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EDI TOR’S NOTE CONTACTS


Editorial Editor Ryan Llyod ryan@opusbm.co.uk


Advertising Sales Executive Danielle Mason danielle@opusbm.co.uk


Sales Executive Megan Nourse megan@opusbm.co.uk


Production Production Director Hannah Wilkinson hannah@opusbm.co.uk


Studio Manager Nikki Jones nikki@opusbm.co.uk


Designer Grace O’Malley grace@opusbm.co.uk


Accounts Financial Director John Fuller john@opusbm.co.uk


CEO Mark Hanson mark@opusbm.co.uk


EDITOR’S NOTE Welcome to the Tomorrow’s FM 2018/2019 Yearbook


There is normally a certain difficulty in passing comment on an industry that you have worked in as an editor for little under six months. Normality, however, is not a word that can be attributed to the facilities management industry since I took over the role as editor of this magazine. On that bleak and somewhat Christmas-fatigued January morning, I was welcomed by the collapse and insolvency of Carillion - an industry big hitter. It brought with it an unfavourable media spotlight and a myriad of running commentaries on the nature of the outsourcing industry.


Shortly after, although somewhat short-lived, Capita announced profit warnings and perhaps naively, I assumed that my involvement in this sector might be rather fleeting given the trouble some of the larger organisations found themselves in. But as Andrew Mawson, MD of Advanced Workplace Associates suggests in this yearbook’s feature, we are witnessing the industry weather a transitional phase that will inevitably yield better outcomes for the role of the facilities manager in the not too distant future.


From the experts I have spoken to, herein lies the moral of Carillion’s demise: businesses should not seek to win contracts by undercutting competitors; it’s bad for business and, quite evidently, not sustainable. This is something that Jeremy Waud, Chairman for Incentive FM mentioned at the ThinkFM conference in May when he blamed, “a market trying to achieve too much service for too low a price,” and arguing for greater creativity with procurement strategies. It will be interesting to see how this narrative develops over the coming year and beyond.


Elsewhere, in marking its 25th anniversary this year, the British Institute of Facilities Management (BIFM) is to change its name to the Institute of Workplace and Facilities Management (IWFM) and begin a process to become a chartered body. Coming from the position of an outsider looking in, it’s easy to see why the embrace of ‘workplace’ as a key differentiator has been a popular suggestion for many. It shifts the debate from a focus on buildings to one centred on optimising the working environment for the people living and working in it. This, in turn, is likely to drive the conversation on increasing business productivity by that all important 3.5% mentioned in The Stoddart Review.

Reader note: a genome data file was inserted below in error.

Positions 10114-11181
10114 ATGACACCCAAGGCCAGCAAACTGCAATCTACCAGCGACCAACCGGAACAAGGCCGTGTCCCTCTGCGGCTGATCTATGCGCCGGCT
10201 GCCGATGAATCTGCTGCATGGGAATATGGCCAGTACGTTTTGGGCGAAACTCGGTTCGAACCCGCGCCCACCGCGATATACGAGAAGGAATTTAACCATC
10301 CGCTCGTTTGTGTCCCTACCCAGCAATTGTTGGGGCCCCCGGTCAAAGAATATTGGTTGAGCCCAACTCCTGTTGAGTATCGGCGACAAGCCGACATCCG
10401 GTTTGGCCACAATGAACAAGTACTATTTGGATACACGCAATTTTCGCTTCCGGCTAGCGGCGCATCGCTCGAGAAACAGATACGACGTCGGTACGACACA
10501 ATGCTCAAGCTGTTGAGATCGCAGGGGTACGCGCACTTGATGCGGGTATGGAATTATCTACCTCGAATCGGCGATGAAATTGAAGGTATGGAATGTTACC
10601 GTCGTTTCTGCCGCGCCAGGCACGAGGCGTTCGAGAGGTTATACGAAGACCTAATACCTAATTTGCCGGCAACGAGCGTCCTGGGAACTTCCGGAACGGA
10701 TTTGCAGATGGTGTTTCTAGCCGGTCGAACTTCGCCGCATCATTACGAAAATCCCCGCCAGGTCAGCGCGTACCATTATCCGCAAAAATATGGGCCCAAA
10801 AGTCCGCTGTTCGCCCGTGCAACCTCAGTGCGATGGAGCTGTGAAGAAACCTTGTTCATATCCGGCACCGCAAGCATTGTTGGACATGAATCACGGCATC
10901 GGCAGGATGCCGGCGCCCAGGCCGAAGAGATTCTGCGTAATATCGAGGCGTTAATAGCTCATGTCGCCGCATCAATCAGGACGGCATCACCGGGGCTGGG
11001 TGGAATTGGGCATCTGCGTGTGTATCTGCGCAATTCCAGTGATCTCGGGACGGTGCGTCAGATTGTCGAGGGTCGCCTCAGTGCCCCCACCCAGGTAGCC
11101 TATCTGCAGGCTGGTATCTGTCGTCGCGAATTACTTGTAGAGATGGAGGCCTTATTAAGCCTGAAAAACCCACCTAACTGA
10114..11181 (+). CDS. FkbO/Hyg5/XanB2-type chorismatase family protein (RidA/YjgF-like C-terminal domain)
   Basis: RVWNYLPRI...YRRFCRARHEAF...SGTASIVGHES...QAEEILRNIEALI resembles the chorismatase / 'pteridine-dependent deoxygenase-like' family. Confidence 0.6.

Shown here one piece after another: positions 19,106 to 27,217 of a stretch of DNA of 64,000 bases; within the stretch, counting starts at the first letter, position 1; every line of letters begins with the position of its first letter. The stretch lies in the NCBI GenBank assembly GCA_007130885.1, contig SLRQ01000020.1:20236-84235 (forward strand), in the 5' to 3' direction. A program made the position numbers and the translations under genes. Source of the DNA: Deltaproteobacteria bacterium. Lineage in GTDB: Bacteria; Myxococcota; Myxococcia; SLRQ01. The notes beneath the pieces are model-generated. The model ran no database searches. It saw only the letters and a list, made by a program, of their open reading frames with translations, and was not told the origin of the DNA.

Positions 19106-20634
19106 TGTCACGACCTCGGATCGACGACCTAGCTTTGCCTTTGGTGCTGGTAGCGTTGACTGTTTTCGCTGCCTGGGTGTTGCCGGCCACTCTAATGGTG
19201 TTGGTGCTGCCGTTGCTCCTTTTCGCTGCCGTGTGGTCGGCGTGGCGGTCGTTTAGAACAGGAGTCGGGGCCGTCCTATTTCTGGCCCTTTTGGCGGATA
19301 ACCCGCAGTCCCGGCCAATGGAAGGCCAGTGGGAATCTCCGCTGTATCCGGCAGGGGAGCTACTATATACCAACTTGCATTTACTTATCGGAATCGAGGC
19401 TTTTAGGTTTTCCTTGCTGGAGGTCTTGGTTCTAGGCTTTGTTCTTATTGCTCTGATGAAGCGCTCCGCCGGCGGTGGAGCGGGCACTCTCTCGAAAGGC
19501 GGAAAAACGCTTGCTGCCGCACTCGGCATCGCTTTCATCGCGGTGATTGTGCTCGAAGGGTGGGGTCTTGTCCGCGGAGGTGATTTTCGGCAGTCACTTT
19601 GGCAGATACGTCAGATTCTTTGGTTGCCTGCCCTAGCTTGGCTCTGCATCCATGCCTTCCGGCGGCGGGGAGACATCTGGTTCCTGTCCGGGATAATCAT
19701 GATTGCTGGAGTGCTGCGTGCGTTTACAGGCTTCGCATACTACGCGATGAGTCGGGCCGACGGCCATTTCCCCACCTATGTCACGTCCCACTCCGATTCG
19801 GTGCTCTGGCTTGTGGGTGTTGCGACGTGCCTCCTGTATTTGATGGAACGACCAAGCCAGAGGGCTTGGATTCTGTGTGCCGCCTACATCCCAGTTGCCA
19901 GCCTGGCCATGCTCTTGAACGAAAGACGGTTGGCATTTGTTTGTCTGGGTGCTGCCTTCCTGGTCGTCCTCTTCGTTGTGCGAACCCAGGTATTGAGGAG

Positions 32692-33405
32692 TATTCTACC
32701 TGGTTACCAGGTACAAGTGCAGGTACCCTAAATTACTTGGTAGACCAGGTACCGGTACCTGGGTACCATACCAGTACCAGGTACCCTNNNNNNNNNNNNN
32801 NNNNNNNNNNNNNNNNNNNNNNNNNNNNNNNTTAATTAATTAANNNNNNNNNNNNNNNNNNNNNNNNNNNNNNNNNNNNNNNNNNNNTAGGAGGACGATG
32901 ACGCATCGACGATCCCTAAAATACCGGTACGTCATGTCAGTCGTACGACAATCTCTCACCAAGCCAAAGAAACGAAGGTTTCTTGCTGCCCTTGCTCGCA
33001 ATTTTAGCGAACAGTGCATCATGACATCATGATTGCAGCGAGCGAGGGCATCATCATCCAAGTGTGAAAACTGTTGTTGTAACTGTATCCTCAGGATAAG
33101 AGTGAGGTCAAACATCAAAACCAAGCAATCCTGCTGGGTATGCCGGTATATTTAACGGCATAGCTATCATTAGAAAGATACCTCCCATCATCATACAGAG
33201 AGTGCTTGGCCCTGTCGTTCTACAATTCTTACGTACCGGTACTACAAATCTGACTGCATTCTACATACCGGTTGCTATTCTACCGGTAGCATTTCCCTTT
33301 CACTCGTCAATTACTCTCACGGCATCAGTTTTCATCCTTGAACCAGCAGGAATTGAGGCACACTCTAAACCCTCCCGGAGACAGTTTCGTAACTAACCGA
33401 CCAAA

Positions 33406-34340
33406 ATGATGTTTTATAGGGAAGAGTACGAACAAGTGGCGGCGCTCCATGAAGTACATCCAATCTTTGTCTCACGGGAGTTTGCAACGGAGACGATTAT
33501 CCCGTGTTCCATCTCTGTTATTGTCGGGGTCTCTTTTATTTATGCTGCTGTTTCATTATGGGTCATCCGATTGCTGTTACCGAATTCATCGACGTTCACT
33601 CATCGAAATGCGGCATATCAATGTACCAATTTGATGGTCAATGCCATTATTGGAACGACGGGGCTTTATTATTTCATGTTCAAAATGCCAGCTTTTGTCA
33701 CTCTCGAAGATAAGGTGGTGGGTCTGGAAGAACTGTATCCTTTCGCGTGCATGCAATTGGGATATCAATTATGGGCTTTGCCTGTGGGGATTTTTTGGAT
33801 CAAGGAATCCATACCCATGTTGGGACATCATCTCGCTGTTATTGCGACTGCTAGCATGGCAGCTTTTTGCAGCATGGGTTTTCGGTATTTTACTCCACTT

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Email: info@opusbm.co.uk ISSN 2055-4745 Tel: 01625 426054


Fax: 01625 614787 www.tomorrowsfm.com


However, just like any important debate, the inclusion of workplace into the Institute’s name has its detractors. For one, IWFM doesn’t have quite the same euphonious appeal as BIFM, and surely ‘workplace’ is just another recipient of FM services like a schools, stadiums and hospitals and therefore shouldn’t warrant its own individual term. However, as Chris Moriarty, Head of Insight at BIFM, said in a debate I was lucky enough to be a part of at the Facilities Event in April, FM needs to be able to market itself better, and this proposed name change goes someway in making that happen; it’s more likely to resonate not just with organisations and those making the decisions but also the general public.


This publication is copyright Opus Business Media Ltd and may not be reproduced or transmitted in any form in whole or in part without the prior written permission of Opus Business Media Limited. While every care has been taken during the preparation of this magazine, Opus Business Media Limited cannot be held responsible for the accuracy of the information herein or for any consequence arising from it. The publisher does not necessarily agree with the views and opinions expressed by contributors.


With information on all the key events, an alphabetised directory of products and services relevant to the FM industry, and a modicum of insightful editorial thrown in for good measure, the Tomorrow’s FM Yearbook 2018/2019 provides all the useful information and contacts you need to work within this resilient, ever-changing and imperative industry.


Ryan Lloyd, Editor www.tomorrowsfm.com 03


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